One example is how the Finnish phonemaker makes it convenient for customers to drop off their unwanted mobile phones and accessories at its Care Center, of which there are over 200 such facilities in Southeast Asia, Cheong pointed out.

He added that it also started an initiative with Singapore telco SingTel which allows customers to ask for recycling envelopes from shop outlets to drop off their unwanted used phones.

Electronics giant Panasonic commits to better e-waste management by assessing the environment impact of its product, from manufacturing to its end of life and being a "recycling-oriented manufacturer", said Low Beng Huat, general manager of Panasonic Asia-Pacific's regional planning and affairs group.

Asked if there are benefits to having proper e-waste management, he said having such processes help in protecting and conserving the environment, as well as reduce the company's dependence on virgin materials which helps, in turn, to lower the total costs of materials.

A shared responsibility
For a "successful and effective e-waste management system" to work though, Low said there must be defined responsibilities among key stakeholders. These include governments, manufacturers, retailers, and consumers. There must also be infrastructure in place to carry out recycling activities, he added.

Greenpeace's Dowdall agreed, saying that a long-term solution needs to be a combination of "progressive action from companies" to produce sustainable products, strong regulations which makes companies accountable for products over the whole lifestyle, and growing consumer awareness and demand for sustainable products.

Monday, May 9, 2011


Koula Hassid kindly sent me this link Children of Sodom and Gomorrah


Thursday, April 21, 2011



Wednesday, March 2, 2011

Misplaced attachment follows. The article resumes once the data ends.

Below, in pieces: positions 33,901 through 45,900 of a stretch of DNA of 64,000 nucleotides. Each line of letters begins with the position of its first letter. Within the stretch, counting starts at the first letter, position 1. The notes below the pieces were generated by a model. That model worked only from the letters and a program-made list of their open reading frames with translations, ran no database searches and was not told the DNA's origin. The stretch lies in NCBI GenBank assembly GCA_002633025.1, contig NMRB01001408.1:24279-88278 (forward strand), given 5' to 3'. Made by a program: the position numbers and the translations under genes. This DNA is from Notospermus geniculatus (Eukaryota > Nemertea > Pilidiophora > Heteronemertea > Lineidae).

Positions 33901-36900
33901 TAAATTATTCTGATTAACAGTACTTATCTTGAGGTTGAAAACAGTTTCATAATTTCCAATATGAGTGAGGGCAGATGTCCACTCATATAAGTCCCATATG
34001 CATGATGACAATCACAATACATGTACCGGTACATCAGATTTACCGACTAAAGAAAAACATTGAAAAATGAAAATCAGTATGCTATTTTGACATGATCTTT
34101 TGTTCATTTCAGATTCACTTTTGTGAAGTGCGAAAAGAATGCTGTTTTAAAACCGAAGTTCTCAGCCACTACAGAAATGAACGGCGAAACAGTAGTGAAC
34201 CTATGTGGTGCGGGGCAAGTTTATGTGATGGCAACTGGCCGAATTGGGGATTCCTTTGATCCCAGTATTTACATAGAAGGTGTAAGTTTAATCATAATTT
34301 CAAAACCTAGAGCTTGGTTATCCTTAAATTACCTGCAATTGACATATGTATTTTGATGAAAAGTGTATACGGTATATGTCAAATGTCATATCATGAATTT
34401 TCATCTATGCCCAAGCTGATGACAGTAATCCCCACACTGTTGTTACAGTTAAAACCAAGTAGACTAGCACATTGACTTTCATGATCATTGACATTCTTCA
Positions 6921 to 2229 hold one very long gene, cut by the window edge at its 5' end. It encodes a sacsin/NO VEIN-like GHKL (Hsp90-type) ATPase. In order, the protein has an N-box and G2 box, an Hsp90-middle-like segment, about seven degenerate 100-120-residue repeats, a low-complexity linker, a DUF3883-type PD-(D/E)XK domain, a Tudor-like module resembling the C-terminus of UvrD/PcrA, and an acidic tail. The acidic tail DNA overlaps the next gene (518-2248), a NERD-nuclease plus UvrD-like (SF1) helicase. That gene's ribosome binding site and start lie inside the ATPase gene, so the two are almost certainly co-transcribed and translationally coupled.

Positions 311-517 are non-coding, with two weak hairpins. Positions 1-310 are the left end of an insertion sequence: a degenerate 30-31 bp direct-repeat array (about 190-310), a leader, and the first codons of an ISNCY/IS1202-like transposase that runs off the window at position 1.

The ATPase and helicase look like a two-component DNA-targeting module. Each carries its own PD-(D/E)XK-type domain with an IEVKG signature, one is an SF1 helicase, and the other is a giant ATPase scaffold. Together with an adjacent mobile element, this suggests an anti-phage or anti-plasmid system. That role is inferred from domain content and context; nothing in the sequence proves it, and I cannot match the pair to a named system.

Solar Power Inc. installs PV array on movie studio
Chris Meehan

Feb 28, 2011

The spotlight shining on actors shooting movies at Twentieth Century Fox Film’s historic Building 99 is powered by the sun thanks to a new photovoltaic array on its roof. On Feb. 22 Solar Power, Inc. (OTCBB: SOPW) said it completed the installation of a 160-kilowatt photovoltaic array.

It’s just the latest effort of parent company, New Corp.’s (NASDAQ: NWS), larger sustainability campaign dubbed the Global Energy Initiative.

Solar Power Inc. installed the system using its SkyMount racking system. The racking system is unique in that it’s adaptable to various rooftops with minimal rooftop penetration. And it was able to conform to the barrel-shaped roof of the building, according to a Solar Power case study of the system.

The Twentieth Century Fox Film solar installation was designed to provide power for onsite use.

“It’s behind the meter, used to power onsite needs and reduce the amount of electricity they get off the meter,” said Solar Power, Inc. Vice President of Marketing Mike Anderson. He wasn’t sure what percentage of power consumed at the Fox Film site would come from the array. “I can tell you it’s not offsetting all their power, just a portion.”

At present, this is the only project that Solar Power has with the film studio’s parent company News Corp. But it’s not the only sustainability project that News Corp. has underway through its Global Energy Initiative projects. It’s also installing a 4.1-megawatt photovoltaic array at its 2,000 employee Dow Jones headquarters in South Brunswick, N.J.

When completed, the Dow Jones array will provide 50 percent of the facility’s electric needs during peak-sunlight hours. In December, 2.5 megawatts, 60 percent, of that installation was completed, powered on and connected to the grid, News Corp. said.

The phase was also completed four months ahead of schedule.

Under News Corp.’s Global Energy Initiative, the company has been reducing its carbon footprint and energy use. In 2010, the company purchased 642,765 metric tons of carbon dioxide offsets.

“Enough to cover our entire fiscal year 2010 carbon footprint,” the company said.

The offsets included such diverse things as investments in landfill gas collection, wind farms and biomass projects. Its efforts were enough to earn the media conglomerate the second highest rating among S&P 500 companies in the 2010 Carbon Disclosure Report.

Solar Power has another potential array in the works with another studio, Anderson said.

“We are looking at other major motion picture studios that are looking to mitigate energy cost and those that are looking to grow their sustainability initiatives,” he said. “Solar generation becomes something they tend to look at pretty quickly. It makes economic sense and environmental sense.”

Monday, February 7, 2011

EU grows up? down? sideways?

European Parliament gets tough on WEEE directive
TechEye talks to TCO
07 Feb 2011 13:29 | by Andrea Petrou | posted in Business

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European Parliament gets tough on WEEE directive -